Small Water for Spring by John McPherson

June 13, 2018

Small Water for Spring by John McPherson

 Big rivers and big fish are great but some of my most rewarding days are on mountain tributaries during Spring run-off. May and June can be tough to find water with good clarity for fishing, especial if you are a dry fly fisherman. When winter finally lets go to spring the first places to get dirty are the mountain tribs but they are also where the water will begin to clear first.
 One reward to fishing these places will instantly be noticable, you will most likely be the only person around. This is something that you don't get to experience much, if at all, on our mainstem rivers. Sometimes you show up at 7am and there are already a few vehicles parked. I have had weekends on small streams that I never saw another person on its entire length. There are also many times when we are constantly, digitally bombarded 24 hours a day that when I get a chance I love the few hours out of the range of cell towers.
 Another great aspect of small water is how eager the fish usually are to eat almost anything that you fish. These fish know how small of a window they have until the coming of the next winter. They will make a meal of a number of patterns that big river fish will only look at but not eat. Many times I have put on a fly that hasn't begun to hatch yet but every fish it floats over eats. To add a bit of a challenge, try fishing these waters barbless. It will make these smaller fish much tougher to land. You will really make sure that you have proper tension on your line. The slightest bit of slack and the fish is gone.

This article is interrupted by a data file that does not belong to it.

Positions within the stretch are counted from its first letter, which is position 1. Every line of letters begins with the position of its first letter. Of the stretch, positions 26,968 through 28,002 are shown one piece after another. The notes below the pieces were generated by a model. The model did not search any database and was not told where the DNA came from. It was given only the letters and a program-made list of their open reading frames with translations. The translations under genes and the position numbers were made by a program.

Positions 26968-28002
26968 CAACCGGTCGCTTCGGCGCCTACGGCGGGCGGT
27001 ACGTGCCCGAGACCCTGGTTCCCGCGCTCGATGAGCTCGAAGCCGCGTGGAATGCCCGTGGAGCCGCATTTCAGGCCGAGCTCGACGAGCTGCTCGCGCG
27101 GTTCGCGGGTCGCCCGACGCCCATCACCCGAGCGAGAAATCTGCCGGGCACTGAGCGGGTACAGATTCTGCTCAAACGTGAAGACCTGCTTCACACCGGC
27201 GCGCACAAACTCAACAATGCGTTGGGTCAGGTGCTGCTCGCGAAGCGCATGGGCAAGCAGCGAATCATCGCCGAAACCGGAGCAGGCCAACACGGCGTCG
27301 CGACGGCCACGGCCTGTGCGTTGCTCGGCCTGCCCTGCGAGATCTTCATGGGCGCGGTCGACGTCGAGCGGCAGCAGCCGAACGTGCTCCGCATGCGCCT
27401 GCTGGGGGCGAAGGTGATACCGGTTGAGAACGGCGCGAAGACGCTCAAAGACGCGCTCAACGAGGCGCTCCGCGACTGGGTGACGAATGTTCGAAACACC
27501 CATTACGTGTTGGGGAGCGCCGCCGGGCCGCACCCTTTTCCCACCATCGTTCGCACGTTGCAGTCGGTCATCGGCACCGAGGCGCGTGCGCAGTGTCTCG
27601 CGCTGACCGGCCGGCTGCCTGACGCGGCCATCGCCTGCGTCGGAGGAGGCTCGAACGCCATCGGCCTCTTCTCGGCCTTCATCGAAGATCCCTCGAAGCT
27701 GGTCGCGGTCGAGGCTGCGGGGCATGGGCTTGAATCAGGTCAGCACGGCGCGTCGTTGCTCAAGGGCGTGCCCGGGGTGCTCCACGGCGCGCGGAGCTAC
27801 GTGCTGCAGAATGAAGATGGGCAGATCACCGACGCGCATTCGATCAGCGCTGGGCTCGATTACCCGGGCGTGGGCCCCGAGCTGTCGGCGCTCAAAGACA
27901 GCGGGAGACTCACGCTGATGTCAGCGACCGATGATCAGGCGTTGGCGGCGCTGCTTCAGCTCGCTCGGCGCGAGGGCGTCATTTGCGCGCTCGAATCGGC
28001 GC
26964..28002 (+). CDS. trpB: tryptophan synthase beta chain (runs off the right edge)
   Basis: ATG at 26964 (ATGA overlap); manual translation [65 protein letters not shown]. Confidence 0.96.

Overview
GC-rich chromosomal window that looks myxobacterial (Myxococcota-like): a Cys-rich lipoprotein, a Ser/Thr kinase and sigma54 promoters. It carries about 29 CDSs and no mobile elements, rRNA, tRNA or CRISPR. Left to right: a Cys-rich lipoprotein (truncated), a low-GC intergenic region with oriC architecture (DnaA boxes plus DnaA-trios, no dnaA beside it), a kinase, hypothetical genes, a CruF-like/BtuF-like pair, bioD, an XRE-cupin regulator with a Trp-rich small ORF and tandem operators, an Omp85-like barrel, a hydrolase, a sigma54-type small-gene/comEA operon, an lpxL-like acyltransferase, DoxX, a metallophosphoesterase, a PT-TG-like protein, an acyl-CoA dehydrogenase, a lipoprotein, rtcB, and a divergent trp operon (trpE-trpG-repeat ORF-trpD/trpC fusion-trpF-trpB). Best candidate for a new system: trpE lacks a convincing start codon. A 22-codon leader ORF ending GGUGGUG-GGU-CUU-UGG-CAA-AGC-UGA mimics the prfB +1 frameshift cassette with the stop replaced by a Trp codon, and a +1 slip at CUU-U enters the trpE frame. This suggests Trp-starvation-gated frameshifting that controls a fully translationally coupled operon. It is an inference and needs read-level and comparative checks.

When the calander flips to June I drive to higher elevations to fish. This is usually when you begin to see the mountain tributaries begin to clear and fish well. For example, in the beginning of June the headwaters area of the Gallatin inside Yellowstone Park is almost back to gin clear water. I don't land many fish over 15 inches this high up but I can catch 12 to 14 inch fish to my hearts content. Because the water in these streams are so clean and pure the colors of the fish are extremely vivid.
 I am always suprized during spring run-off when people try to tell me there is nothing to fish. I have never found this to be true in Montana. We are blessed with so many options within our borders like the mountain tributaries, if I didn't have to work I could probably fish every day through an entire calader year. Remember to stay optimistic in spring, there's always a fish to be caught!

John Mcpherson

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